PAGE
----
A: While writing the book, I felt inundated with stories about friends who eventually become romantic partners—in books, TV shows, movies. But that was just never the case in my life and the lives of so many people I know. And I was curious whether I could capture what is interesting about platonic relationships, which are vital for so many reasons—chiefly, one of the oldest toxic-men traits is that they can’t accept being friends with a woman. By writing about platonic friendship, I was writing about a dynamic that is both common and overlooked. We already know what happens when friends fall in love. But we rarely get to experience friends who remain friends while maintaining their unique sense of intimacy.

Q: The Atmospherians is both serious in tone and subject and also absolutely hilarious. How did you strike the balance of humor and earnestness? What made you choose satire as the best vehicle for this story?

A: I am naturally drawn to satire as a reader and as a person. Some of my first experiences of storytelling came from watching stand-up comedians when I was a kid, and I always admired the comics who could talk about serious subjects before unveiling a punch line. Satire is also a classic vehicle for cautionary-tale-style literature—think of Catch-22 or “A Modest Proposal.” These texts imagine everyday life through a lens of absurdity and help show us things about the world we might not otherwise see. Sometimes we need to laugh at an issue in order to understand how serious it is.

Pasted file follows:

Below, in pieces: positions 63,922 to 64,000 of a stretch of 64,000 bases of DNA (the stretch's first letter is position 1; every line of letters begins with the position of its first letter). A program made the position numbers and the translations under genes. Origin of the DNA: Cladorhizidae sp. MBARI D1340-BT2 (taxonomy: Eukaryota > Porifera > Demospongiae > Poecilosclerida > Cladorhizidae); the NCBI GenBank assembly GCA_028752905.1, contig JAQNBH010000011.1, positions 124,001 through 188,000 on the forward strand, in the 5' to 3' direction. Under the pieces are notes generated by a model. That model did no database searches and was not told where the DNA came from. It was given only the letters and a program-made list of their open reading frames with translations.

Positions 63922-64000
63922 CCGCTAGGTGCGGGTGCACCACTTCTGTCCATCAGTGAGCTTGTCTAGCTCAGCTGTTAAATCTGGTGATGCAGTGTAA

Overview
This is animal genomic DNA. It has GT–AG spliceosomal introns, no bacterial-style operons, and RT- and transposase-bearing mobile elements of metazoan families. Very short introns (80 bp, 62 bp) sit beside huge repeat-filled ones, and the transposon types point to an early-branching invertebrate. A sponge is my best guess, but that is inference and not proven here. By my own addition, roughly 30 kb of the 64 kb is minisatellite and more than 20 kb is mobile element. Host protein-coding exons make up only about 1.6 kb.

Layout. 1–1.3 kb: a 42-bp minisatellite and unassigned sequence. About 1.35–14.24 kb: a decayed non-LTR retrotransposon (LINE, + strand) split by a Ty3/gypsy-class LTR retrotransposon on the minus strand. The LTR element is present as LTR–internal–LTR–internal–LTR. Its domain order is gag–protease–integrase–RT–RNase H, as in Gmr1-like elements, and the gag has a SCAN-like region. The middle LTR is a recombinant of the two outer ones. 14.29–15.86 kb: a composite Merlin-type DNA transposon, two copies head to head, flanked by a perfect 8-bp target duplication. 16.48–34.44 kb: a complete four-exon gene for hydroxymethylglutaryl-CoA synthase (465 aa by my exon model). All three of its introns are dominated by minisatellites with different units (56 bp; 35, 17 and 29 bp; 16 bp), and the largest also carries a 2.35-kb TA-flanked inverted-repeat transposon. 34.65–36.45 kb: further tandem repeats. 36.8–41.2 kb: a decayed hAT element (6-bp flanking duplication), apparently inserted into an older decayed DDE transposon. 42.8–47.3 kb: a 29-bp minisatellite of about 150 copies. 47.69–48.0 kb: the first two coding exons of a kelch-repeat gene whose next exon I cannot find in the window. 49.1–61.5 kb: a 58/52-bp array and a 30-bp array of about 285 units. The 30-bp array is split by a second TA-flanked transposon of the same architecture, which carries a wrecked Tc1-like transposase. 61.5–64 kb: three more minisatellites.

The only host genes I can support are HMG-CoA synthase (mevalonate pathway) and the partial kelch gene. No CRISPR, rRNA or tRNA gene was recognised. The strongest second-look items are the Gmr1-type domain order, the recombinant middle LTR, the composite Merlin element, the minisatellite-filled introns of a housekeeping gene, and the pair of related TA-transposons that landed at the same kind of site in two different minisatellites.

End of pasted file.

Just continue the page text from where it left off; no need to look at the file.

Q: The ending of The Atmospherians is quite surprising, as it changes the way we perceive everything we’ve been told. Can we trust Sasha’s report of events? Do you?

A: Sasha is an expert at crafting narratives. I can’t say whether or not I trust her—I worry that would give something away! But I will say that at the end of the book, the reader has to decide what is more important to them: the truth or a good story